Now I certainly am not an executive of any description. I bought this beast to go the hundred miles to Wexford to visit my lovely mother without commandeering the car from my wife who needs it. This scooter was a beast. God knows how much it weighed but it surely was on the way to Goldwing territory. Something I never admitted to the chap from whom I bought it is that when I took it for a test ride around his estate, I actually dropped it while trying to turn in the street. I thought I’d never lift it back up and that I’d have to go and ask him to help. Fortunately, I did manage to haul it back up and return it. He must’ve wondered why I was all red-faced and sweaty. The point is -for all its power and comfort, it had no soul. It was just a massive hunk of metal and plastic that could go 120kph with no difficulty.
But I’ll get back to that; at the same time I had a Vespa ET4, which I really liked. Piaggio did a super job on styling, I think. Many Vespa aficionados don’t seem to like them and will not countenance them as true Vespas. I have a friend who is contemptuous of them, saying that Piaggio have departed from the original designer Corradino D’Ascanio’s vision. That’s true -they’re 4 stroke, you can’t change a wheel at the side of the road as there is no spare anyway, a puncture can’t be fixed with a bicycle repair kit and when something goes wrong with the electronics, you need a PHd-level mechanic with a computer to get them going again. But current emissions laws have to be satisfied and the vintage ones simply can’t do that.
Anyway, I think the industrial designers at Piaggio have done a brilliant job in making their scooters look like a natural progression of style -they’ve maintained the soul and in that sense, they’ve succeeded. In fact, I’d go so far as to suggest that D’Ascanio could never have dreamed that his machines built to be practical workhorses would turn out to be so iconic and so loved all over the world as icons of a particular style – with original early machines still highly sought after and cherished by their owners.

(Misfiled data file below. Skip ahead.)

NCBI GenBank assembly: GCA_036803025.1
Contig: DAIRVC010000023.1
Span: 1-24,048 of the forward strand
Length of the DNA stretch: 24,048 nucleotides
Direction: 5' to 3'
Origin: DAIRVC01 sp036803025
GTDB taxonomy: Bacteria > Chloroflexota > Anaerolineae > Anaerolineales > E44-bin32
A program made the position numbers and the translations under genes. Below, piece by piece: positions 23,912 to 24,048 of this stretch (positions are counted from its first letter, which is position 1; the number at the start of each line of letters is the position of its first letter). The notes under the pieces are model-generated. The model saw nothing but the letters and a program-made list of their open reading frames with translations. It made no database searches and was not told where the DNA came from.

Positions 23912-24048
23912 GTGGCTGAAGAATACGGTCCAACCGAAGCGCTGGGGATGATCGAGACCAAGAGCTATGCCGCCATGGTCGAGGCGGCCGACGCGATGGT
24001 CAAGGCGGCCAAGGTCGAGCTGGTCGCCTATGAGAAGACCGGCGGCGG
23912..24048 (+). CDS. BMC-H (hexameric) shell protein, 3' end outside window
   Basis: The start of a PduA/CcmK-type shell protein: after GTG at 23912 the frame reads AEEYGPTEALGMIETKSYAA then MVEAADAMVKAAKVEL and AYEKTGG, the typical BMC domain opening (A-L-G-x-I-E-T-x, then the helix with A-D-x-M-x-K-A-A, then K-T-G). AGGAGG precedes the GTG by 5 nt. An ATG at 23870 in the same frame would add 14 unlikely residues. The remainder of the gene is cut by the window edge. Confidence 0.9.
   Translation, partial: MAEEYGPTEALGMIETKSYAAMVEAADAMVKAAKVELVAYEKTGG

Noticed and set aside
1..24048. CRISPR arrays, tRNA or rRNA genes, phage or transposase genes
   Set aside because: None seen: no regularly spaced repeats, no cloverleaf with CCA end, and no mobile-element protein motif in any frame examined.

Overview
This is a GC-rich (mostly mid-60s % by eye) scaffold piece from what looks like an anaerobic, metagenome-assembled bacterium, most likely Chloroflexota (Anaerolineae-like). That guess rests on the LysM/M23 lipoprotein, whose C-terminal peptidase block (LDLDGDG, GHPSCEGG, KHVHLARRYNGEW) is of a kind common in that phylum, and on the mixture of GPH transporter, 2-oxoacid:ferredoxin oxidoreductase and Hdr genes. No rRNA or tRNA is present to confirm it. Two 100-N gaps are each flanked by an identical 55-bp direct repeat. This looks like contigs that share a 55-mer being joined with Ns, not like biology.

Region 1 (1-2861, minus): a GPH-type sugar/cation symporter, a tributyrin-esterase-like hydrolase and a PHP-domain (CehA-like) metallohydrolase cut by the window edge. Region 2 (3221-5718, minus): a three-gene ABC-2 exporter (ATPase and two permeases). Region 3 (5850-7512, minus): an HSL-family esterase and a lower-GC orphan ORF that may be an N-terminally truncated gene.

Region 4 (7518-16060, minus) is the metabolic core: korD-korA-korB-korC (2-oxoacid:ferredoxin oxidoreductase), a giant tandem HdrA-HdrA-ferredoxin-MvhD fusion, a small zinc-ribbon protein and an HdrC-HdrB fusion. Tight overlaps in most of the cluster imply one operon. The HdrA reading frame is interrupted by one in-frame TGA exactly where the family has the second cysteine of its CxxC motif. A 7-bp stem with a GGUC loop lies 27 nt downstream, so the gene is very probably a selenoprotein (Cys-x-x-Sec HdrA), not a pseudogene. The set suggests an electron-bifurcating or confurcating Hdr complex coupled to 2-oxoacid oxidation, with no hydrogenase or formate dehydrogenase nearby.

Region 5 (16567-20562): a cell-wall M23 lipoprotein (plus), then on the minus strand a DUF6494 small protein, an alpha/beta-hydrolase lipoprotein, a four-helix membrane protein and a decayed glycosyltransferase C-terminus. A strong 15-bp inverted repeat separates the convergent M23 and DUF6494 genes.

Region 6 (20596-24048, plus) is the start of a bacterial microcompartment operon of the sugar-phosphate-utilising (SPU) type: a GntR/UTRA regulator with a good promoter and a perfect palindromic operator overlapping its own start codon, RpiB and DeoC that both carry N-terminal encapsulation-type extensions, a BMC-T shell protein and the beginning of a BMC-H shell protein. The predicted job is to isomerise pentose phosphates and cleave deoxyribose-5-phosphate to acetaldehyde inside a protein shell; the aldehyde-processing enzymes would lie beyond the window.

And on the other hand, there are many owners of original beautiful machines who have thoroughly departed from the vision -by turning them into choppers or Christmas trees. I always thought that the design was simple and elegant and never required modification beyond a paint job and a few other accessories.
But I digress; I was sitting in the pub one evening and a friend asked me if I wanted a scooter as another mutual friend had one sitting in his garden that he wanted to get rid of. Since space is limited in my garage and I already had one, I declined, with images of a rusty wreck in my mind. Furthermore, It could have been something like a Honda Vision, which has no redeeming features at all. A few months later, he brought the subject up again and I decided to take a look with the proviso that if I didn’t want it, I’d leave it there.